U.S. Reps Demand To Know Why Fire Crews Are Stretched Dangerously Thin At Great Lakes, Other Naval Stations – CBS Chicago
We told you Monday night about the shortage at the federal fire department tasked with keeping Naval Station Great Lakes safe, and how that shortage is affecting surrounding communities.
On Tuesday, CBS 2’s Tara Molina took concerns to our elected officials. She learned that members of Congress are also asking the Navy why the shortage, and the issues it is creating, are not being addressed.
The Great Lakes Fire Department is 12 people short, with more headed out the door – and they’re exhausted.
Brian Pagliaroni – a Great Lakes firefighter, paramedic, and president of the IAFF Local F-37 –put it point blank.
“It’s hard to basically do a job when you are mentally drained,” he said. “When you’re on 16 calls a day, there’s no rest… it’s not safe. At all.”
Often times, firefighters at Great Lakes working five days in a row, 120 hours straight to make up for the number of people who’ve left and are gearing up to leave.
And when they can’t make a minimum, the Great Lakes Fire Department is pulling first responders off the streets in nearby communities such as North Chicago, Libertyville, and Waukegan.
But it’s not a money issue, nor is it a resource issue. Folks at Great Lakes Fire Department say it’s a Navy issue.
“It’s the federal government,” Pagliaroni said.
The firefighters say the federal government is not listening to them, and to the Navy Region Mid-Atlantic’s request for a schedule change.
Pagliaroni explained Monday that most federal firehouses have recently adopted an Alternative Work Schedule that allows firefighters and first responders more rest periods in between shifts.
But the Navy Region Mid-Atlantic, which Great Lakes Fire belongs to, is one of few federal firefighting regions that have not changed their schedule, according to Pagliaroni.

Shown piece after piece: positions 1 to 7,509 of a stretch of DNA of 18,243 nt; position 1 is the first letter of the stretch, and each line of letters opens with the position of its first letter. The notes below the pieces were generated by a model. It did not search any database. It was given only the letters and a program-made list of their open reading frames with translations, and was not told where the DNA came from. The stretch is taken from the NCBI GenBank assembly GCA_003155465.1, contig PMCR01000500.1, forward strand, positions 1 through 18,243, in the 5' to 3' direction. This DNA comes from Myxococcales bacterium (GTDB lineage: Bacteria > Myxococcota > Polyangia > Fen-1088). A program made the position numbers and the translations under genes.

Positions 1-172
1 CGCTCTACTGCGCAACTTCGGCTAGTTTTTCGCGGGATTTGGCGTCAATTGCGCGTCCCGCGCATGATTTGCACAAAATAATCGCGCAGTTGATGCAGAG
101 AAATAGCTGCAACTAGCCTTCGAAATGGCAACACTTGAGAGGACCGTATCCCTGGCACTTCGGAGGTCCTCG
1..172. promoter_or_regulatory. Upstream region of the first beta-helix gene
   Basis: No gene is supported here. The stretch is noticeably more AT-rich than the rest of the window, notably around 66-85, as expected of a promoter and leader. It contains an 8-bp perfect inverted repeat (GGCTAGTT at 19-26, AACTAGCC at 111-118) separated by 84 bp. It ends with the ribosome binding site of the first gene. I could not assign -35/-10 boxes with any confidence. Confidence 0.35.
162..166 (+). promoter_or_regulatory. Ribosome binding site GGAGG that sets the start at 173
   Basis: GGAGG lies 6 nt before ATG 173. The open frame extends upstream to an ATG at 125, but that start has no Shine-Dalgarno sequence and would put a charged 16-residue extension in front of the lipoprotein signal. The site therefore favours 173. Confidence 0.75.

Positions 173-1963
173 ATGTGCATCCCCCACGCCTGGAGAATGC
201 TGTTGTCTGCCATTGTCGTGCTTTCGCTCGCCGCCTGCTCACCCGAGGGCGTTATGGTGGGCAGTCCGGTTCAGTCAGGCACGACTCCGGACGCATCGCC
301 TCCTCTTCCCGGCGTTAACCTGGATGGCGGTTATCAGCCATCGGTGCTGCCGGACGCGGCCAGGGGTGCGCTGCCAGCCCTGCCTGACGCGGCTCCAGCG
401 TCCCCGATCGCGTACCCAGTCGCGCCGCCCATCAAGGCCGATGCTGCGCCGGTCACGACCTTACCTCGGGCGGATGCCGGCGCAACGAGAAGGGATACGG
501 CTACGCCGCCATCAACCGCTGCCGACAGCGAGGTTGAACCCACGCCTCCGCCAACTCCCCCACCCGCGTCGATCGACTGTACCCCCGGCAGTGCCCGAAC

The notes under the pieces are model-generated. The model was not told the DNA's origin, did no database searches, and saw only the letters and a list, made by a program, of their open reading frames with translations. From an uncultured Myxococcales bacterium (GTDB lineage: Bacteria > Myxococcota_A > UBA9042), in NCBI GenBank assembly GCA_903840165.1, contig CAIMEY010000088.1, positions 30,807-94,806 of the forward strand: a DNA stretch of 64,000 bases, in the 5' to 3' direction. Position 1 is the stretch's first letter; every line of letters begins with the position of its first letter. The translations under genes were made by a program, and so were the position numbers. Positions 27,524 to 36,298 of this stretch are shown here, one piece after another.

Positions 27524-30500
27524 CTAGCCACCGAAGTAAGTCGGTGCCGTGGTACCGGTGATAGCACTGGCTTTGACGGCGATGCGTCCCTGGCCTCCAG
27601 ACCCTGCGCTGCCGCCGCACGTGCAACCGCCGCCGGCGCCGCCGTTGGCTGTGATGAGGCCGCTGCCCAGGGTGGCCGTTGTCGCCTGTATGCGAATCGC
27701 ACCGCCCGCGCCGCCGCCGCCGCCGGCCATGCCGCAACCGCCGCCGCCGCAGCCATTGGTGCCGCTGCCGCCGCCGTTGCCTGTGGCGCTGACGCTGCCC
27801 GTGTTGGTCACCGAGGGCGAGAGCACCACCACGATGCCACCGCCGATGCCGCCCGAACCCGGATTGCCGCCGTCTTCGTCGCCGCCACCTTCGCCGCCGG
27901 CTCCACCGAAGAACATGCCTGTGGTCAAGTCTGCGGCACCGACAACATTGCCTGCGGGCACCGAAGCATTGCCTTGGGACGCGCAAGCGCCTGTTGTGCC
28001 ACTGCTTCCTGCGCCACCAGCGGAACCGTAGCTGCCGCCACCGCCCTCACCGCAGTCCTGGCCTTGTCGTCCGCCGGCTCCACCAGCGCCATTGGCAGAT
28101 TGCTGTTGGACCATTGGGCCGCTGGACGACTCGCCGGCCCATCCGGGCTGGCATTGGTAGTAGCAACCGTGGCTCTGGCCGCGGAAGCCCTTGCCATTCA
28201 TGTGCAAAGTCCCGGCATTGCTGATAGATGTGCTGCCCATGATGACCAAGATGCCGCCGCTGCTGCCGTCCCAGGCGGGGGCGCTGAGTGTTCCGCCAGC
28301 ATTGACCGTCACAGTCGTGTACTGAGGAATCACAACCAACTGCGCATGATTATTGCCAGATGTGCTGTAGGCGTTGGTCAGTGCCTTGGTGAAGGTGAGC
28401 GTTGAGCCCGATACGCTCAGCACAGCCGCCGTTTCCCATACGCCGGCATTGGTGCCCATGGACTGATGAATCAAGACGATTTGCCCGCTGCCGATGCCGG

“It’s mind-boggling, the fact that you ask for help and it just doesn’t come,” Pagliaroni said.
As it happens, the Navy Region Mid-Atlantic isn’t listening to Congress either.
Molina was told the U.S. representatives never heard back.
In the letter to Rear Adm. Charles W. Rock, commander of the Navy Region Mid-Atlantic, the members of Congress asked the following questions:
- “How many firefighters at non-(Alternative Work Schedule) Mid-Atlantic stations have transferred or requested to be transferred to Fire Departments employing an AWS?”
- “How much did the federal government pay in overtime pay to firefighters based at NRMA stations in 2018?”
- “Has your department conducted a study on an AWS of 48 hours on, 72 hours off? If so, please submit as part of your response.”
- “Has your department conducted a study on an AWS of 48 hours on, 49 hours off? If so, please submit as part of your response.”
- “If an AWS has proven successful at a region, has your department taken steps to analyze if that AWS could be applied to the NRMA region?”
Rep. Schneider called it a public safety issue.In a statement, he said: “I am concerned about the situation at Naval Station Great Lakes, where short-staffing is pushing our local firefighters to the breaking point. Last month, I urged the Navy bring our local staffing schedule in line with national standards, which would help improve retention and offer relief to our overworked firefighters.”
Pagliaroni agreed that it was an issue of safety being put at risk.
“If you’ve got somebody in cardiac arrest, you’re relying on that one paramedic who could be here four days in a row.”
When CBS 2’s Molina hears back from the Navy’s public affairs officer, we will share that information with you.